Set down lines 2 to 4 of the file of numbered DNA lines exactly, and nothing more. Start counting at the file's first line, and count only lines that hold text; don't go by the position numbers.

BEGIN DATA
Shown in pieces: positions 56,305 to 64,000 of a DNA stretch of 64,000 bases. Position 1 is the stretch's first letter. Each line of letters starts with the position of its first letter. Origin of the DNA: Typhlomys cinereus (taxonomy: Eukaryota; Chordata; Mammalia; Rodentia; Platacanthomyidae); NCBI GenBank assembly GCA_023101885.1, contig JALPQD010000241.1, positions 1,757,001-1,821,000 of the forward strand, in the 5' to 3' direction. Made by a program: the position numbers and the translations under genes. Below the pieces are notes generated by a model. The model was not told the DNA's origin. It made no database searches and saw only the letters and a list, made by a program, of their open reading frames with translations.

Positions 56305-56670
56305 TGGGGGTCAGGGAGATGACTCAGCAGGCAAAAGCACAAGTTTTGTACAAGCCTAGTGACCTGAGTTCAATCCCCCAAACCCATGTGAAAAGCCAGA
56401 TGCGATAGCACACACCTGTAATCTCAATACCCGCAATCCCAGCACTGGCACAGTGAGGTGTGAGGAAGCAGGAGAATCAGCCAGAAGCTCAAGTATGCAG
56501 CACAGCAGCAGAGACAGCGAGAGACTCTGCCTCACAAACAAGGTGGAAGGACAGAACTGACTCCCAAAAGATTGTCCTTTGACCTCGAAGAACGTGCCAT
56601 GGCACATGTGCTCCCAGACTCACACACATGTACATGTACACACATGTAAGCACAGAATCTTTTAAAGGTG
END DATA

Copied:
Positions 56305-56670
56305 TGGGGGTCAGGGAGATGACTCAGCAGGCAAAAGCACAAGTTTTGTACAAGCCTAGTGACCTGAGTTCAATCCCCCAAACCCATGTGAAAAGCCAGA
56401 TGCGATAGCACACACCTGTAATCTCAATACCCGCAATCCCAGCACTGGCACAGTGAGGTGTGAGGAAGCAGGAGAATCAGCCAGAAGCTCAAGTATGCAG